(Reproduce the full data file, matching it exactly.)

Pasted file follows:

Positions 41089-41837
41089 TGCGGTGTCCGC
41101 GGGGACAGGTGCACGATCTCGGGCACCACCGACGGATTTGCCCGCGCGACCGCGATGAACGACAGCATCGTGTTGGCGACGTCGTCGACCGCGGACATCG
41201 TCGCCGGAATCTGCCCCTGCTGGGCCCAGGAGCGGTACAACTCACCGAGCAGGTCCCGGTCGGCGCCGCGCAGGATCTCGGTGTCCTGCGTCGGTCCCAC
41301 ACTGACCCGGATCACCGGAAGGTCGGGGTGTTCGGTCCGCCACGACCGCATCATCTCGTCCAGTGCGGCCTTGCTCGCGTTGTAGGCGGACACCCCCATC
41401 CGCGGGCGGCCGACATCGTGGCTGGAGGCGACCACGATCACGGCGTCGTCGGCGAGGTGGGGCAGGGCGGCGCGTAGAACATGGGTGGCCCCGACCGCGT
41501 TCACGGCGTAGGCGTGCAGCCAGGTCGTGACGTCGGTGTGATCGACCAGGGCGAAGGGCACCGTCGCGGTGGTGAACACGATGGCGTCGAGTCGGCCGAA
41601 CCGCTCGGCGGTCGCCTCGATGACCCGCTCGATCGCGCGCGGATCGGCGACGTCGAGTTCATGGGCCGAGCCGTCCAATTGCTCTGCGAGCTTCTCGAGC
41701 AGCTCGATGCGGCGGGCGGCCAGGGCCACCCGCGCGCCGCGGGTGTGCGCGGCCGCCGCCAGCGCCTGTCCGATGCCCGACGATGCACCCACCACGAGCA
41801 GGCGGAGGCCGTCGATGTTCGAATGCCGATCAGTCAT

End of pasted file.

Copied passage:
Positions 41089-41837
41089 TGCGGTGTCCGC
41101 GGGGACAGGTGCACGATCTCGGGCACCACCGACGGATTTGCCCGCGCGACCGCGATGAACGACAGCATCGTGTTGGCGACGTCGTCGACCGCGGACATCG
41201 TCGCCGGAATCTGCCCCTGCTGGGCCCAGGAGCGGTACAACTCACCGAGCAGGTCCCGGTCGGCGCCGCGCAGGATCTCGGTGTCCTGCGTCGGTCCCAC
41301 ACTGACCCGGATCACCGGAAGGTCGGGGTGTTCGGTCCGCCACGACCGCATCATCTCGTCCAGTGCGGCCTTGCTCGCGTTGTAGGCGGACACCCCCATC
41401 CGCGGGCGGCCGACATCGTGGCTGGAGGCGACCACGATCACGGCGTCGTCGGCGAGGTGGGGCAGGGCGGCGCGTAGAACATGGGTGGCCCCGACCGCGT
41501 TCACGGCGTAGGCGTGCAGCCAGGTCGTGACGTCGGTGTGATCGACCAGGGCGAAGGGCACCGTCGCGGTGGTGAACACGATGGCGTCGAGTCGGCCGAA
41601 CCGCTCGGCGGTCGCCTCGATGACCCGCTCGATCGCGCGCGGATCGGCGACGTCGAGTTCATGGGCCGAGCCGTCCAATTGCTCTGCGAGCTTCTCGAGC
41701 AGCTCGATGCGGCGGGCGGCCAGGGCCACCCGCGCGCCGCGGGTGTGCGCGGCCGCCGCCAGCGCCTGTCCGATGCCCGACGATGCACCCACCACGAGCA
41801 GGCGGAGGCCGTCGATGTTCGAATGCCGATCAGTCAT